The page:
WARNING: The following contains spoilers for To Your Eternity Episode 1, “The Last One,” now streaming on Crunchyroll.
From the mangaka of the critically-acclaimed A Silent Voice comes new anime, To Your Eternity, which promises a philosophical and thought-provoking approach to the meaning of life and death. The first episode is strong in its overall narrative, pacing, music, and for bringing about a myriad of emotions in its audience: curiosity, happiness, a quiet sense of dread, and finally, heartbreak. If the premiere is any indication, To Your Eternity will resonate with all its viewers (and bring the tears).
Episode 1 begins with the protagonist being dropped down to Earth by an unseen creator in the shape of an orb. It's unclear why the orb was created, but it changes in response to what's happening around it. It first becomes a rock, then moss, and then an injured wolf who dies shortly after. In other words, it lacks its own individuality and mimics everything else. When it takes on the wolf's form, it experiences everything for the first time -- its first injury, first steps, and its first feeling of coldness.
Eventually, the wolf arrives at a snow-covered village that's abandoned...or so he thinks. A young boy flings the door open, light flooding across the snow, to welcome the wolf whom he calls Joaan. Despite Joaan not knowing who this boy is, or pretty much anything about where he is, there's something warm and inviting about his demeanor that speaks of home and acceptance. The boy chats constantly with Joaan, carrying a conversation with the wolf even though Joaan can't respond.
As time passes, Joaan realizes the boy lives alone while his family has set off on a journey to seek "paradise" -- a place where there's lots of food and, most importantly, something sweet called "fruit." The boy was left behind with the older members of his family while the rest embarked on this quest. And so he waited. Months and years passed, and soon there was no one left except for the boy and Joaan.
The boy has been waiting for five whole years in his little hut, with only his wolf for company. As a reminder that people had once lived there, and for the boy's sake as well, he draws little pictures of his family on the wall. Soon, the boy tells Joaan, they'll join his family in paradise.
The two of them set off, loaded up with supplies and rations. When the boy spots a rock with an arrow indicating the direction, he's overjoyed because it means they're heading the right way. It wouldn't be long before the boy and Joaan found their family again. The journey is long, but not once have the boy's enthusiasm and optimism waned. Every time he spots another rock, he gets more and more hopeful.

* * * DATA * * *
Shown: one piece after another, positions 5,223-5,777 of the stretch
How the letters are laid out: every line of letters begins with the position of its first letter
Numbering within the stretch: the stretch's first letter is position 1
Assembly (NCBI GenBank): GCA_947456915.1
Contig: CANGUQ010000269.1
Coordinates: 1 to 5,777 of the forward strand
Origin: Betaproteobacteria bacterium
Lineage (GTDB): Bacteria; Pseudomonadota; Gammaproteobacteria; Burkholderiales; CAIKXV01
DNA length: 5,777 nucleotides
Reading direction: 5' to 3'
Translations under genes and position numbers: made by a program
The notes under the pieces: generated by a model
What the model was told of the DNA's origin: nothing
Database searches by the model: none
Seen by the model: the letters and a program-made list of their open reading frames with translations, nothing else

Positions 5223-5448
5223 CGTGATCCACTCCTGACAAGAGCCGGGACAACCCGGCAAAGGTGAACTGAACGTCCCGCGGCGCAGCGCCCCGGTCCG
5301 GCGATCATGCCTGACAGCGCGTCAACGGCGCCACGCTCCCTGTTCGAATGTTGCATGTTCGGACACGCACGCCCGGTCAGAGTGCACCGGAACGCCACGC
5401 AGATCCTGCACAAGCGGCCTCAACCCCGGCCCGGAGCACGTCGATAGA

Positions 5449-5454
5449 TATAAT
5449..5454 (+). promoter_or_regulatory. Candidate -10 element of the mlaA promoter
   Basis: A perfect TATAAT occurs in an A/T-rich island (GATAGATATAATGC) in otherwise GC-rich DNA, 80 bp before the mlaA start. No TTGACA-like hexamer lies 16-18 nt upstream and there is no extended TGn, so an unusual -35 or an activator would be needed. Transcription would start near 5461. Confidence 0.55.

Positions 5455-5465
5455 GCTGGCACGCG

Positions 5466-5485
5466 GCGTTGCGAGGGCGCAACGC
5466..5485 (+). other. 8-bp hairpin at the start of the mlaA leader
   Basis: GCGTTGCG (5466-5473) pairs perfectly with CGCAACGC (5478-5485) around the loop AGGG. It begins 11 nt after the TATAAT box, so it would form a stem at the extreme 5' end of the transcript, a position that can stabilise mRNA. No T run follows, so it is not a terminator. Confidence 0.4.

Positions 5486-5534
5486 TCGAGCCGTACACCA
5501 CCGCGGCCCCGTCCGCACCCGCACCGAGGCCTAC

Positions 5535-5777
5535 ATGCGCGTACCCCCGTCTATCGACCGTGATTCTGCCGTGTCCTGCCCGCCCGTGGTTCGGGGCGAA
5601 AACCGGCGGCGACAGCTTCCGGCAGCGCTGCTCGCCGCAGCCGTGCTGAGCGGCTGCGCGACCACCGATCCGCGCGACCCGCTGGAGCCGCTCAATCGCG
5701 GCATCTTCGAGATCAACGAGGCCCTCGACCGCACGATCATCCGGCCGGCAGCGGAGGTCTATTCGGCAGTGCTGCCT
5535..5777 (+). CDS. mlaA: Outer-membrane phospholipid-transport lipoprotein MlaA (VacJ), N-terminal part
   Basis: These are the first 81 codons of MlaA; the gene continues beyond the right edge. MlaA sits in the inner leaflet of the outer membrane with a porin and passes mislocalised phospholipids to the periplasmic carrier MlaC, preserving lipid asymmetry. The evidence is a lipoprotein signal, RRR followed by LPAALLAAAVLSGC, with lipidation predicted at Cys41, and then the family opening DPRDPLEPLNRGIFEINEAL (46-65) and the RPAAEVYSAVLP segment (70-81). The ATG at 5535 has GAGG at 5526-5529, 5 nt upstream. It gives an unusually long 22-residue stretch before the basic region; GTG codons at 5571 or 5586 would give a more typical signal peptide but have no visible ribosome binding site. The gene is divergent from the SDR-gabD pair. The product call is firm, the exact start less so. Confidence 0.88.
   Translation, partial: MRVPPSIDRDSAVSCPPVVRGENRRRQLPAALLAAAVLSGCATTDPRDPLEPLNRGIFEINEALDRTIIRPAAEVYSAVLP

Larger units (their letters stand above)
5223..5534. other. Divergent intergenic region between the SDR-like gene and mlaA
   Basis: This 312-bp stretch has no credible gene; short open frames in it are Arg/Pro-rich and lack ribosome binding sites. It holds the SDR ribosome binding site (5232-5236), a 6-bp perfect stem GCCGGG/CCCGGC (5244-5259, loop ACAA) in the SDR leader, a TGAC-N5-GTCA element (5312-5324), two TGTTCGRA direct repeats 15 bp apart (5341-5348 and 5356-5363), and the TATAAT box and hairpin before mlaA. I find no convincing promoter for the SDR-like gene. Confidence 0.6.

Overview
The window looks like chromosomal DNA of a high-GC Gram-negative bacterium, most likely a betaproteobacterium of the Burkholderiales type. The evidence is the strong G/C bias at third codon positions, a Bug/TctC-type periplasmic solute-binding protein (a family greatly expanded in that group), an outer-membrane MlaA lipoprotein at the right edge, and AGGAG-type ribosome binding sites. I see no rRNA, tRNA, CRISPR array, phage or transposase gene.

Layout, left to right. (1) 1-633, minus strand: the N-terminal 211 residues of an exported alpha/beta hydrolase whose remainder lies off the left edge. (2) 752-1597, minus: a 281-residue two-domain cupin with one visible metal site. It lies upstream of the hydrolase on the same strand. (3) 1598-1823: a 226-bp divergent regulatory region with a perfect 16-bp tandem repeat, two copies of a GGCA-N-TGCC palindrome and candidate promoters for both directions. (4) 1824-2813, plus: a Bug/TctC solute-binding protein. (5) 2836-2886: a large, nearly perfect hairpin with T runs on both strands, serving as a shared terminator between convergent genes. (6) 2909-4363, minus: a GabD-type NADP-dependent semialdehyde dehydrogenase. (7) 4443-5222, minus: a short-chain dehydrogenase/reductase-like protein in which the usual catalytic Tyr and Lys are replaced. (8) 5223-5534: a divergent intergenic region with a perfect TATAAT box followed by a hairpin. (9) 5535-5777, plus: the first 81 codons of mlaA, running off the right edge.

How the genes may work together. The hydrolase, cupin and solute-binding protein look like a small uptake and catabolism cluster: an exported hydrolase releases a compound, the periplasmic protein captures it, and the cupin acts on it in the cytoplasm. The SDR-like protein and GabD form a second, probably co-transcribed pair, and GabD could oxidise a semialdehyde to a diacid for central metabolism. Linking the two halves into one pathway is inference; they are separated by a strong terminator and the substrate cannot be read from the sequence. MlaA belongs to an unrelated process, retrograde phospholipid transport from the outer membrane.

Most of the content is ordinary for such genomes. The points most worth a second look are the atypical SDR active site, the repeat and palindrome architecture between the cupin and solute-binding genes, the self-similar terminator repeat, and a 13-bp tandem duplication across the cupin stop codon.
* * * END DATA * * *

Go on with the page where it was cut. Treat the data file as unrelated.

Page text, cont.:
But the weather worsens and the journey grows more treacherous. A slight misstep and the ice below the boy's feet breaks. He falls into the icy waters, cutting his leg in the process. Even then, his injury barely deters him -- still smiling through it all.
But tragedy befalls when he spies another rock, but this one is different -- a large 'X' has been crossed over the arrow. Numerous broken carts are littered across the snowy fields, buried under snow without a soul in sight. Everything the boy had been trying to keep within himself breaks free as he sobs, asking Joaan if he can even continue on this journey anymore.
Although the boy talks to Joaan as if he's a person, he's only projecting his loneliness. The "Joaan" the boy thinks he's with isn't the same Joaan who had been by his side for the past five years. The boy truly is alone. It's why he set off on this impossible journey, searching for a "paradise" that doesn't and will never exist -- because he's scared.
The boy has no choice but to go back home. But as the cold combines with his injured leg getting infected, the boy gets sicker and it's clear that he will soon die. With the last vestiges of his strength, the boy drags himself into a chair, beside the wall of his family's pictures. He turns to his beloved friend Joaan and asks him to remember him before he dies.
We will never know this boy's name -- the boy who gave Joaan his first name, his first home and was his first friend. But with Joaan now taking on the boy's form, he can fulfill his friend's deepest wishes: to go out and see the world.